As the number of personnel and institutions increased and the spheresof work expanded and the activities of the Province multiplied, animation of the Sisters and their apostolates became very demanding. With houses spread from Pathankot in the North to Parassala in the Southern tip of Kerala and from Mumbai inthe West Coast to Mawkynrew (Meghalaya) in the East, the need for the bifurcation of the Province became very imperative.After due reflections, discussions and mandatory consultations, the province was dividedin 1994 - thus giving birth to St. Clare's Province with its headquarters based in Clement Town, Dehra Dun.

In 1992, aMission Superior was appointed to look into the immediate needs of the members in the North-East region. Anotherlandmark decision in the life of St. Francis province was the raising of the North-East Mission to Mother Seraphina Vice Province in 1998 and to a full pledged Province in 2006.These developments provided greater thrust to the growth of the Institute in India as it infused new vitality and fervor among the members of all the three entities,each zealously exploring new avenues of growth and apostolic undertakings.

Most of the members are engaged in various forms of education. Every attempt is made to provide integral education to all our students and equip them to face life and be responsible citizens. In all our communities sisters are actively involved in pastoral activities and our hostels for poor girls - both in the urban and rural areas, empower and equip a sizeable number of girl children hailing from underprivileged families. The dispensaries in the rural areas and the sister nurses and sister social workers are in the forefront of conscientizing rural people and enabling them to access the benefits of social schemes initiated by the Government at different places.

The Province constantly seeks ways and means to reinterpret and live its Eucharistic Missionary Charism according to the signs of the times in order to respond adequately to the challenges of the fast changing milieu. We strive to be true to the missionary mandate of our beloved Foundressand reach out to the needy, particularly the youth, children and women in the far flung regions of our country.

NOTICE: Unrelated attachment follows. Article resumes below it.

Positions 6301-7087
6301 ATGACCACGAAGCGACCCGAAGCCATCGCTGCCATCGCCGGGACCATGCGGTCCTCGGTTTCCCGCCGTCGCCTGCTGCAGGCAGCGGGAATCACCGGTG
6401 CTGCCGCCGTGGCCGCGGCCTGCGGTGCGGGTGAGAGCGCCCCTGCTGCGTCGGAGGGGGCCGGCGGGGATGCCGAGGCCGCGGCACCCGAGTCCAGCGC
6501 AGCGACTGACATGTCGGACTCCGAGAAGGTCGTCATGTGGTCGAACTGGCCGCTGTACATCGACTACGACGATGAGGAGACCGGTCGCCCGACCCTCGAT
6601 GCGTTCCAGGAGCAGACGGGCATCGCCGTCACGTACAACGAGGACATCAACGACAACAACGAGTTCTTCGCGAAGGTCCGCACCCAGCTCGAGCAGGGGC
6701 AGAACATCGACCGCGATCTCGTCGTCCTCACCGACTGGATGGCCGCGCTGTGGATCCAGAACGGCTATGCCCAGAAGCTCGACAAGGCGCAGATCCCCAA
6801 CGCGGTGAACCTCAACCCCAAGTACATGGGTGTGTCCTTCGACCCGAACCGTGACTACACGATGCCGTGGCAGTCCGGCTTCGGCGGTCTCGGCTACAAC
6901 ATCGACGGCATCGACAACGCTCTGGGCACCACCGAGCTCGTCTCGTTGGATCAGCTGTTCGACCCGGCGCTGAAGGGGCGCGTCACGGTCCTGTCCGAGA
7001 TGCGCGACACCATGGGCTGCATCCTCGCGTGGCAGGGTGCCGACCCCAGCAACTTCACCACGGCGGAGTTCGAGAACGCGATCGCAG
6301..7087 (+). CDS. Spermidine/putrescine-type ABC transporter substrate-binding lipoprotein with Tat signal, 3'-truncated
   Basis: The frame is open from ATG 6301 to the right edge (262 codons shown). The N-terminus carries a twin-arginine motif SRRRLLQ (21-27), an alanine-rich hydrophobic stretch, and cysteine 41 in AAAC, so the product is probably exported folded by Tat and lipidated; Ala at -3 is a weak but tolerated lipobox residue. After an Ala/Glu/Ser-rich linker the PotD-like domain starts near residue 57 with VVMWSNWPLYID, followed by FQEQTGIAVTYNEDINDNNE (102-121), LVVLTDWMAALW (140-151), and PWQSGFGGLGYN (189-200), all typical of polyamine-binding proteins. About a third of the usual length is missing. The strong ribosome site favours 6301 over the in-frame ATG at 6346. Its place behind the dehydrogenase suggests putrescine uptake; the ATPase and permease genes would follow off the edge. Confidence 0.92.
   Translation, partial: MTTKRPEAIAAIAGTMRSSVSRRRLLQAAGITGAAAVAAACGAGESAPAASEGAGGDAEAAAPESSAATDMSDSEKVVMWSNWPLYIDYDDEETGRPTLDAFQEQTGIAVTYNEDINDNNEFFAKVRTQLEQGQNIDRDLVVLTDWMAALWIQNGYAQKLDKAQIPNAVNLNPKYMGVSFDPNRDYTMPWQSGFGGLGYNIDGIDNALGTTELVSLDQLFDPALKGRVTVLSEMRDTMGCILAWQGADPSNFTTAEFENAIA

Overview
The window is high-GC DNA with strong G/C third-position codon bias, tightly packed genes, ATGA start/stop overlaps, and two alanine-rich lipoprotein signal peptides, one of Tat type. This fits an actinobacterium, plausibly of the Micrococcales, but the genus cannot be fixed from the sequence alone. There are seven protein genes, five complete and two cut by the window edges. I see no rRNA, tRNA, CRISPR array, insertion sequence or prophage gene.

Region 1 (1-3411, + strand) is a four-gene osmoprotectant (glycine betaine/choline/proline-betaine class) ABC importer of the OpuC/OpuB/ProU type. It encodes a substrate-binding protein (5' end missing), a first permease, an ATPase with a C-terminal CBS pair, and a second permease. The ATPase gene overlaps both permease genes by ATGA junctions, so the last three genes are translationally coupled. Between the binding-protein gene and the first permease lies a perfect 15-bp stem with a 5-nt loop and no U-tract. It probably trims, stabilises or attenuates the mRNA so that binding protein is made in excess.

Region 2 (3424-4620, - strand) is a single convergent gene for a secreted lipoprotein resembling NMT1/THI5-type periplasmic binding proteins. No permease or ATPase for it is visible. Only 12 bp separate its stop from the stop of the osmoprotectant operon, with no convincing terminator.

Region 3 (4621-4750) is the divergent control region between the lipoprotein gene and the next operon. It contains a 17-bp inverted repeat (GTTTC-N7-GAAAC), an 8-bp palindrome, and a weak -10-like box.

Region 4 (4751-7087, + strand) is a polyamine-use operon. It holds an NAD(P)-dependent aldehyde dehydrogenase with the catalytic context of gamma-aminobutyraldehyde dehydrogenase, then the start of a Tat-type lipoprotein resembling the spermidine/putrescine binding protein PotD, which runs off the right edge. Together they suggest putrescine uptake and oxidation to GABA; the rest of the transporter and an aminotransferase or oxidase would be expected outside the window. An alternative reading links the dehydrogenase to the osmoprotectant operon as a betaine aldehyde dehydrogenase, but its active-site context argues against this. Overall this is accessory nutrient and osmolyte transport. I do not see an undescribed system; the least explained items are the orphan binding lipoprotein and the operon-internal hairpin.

Today the members of St. Francis Province serve 5 archdioceses (Delhi, Agra, Patna, Ranchi and Thalassery) and 7 dioceses (Bareilly, Bhagalpur, Buxar, Jabalpur, Trichi, Mananthavadyand Palakkad) spread across 9 States. At present the Province has 23 houses of which 7 are exclusively at the service of the dioceses. It runs 1 Senior Secondary School, 8 Secondary Schools (5 in English medium and 3 in Hindi medium), 1 Middle School, 1 Primary School and 2 Pre-primary schools, besides 3 Healthcare Centres, 6 Children's Home for underprivileged Girls, Social Uplift programmers in 5 Centres and a Hostel for Working Women. Evening Classes for slum children are held at 3 urban centres: at one centre, there are 200-odd pupils studying from Class I – V, while at the other two 80-odd children are undergoing non-formal education.

Besides, our sisters serve in 4 senior secondary schools, 3 junior schools, 2 boarding for tribal/destitute children and a Home for the Agedrun by dioceses / congregations.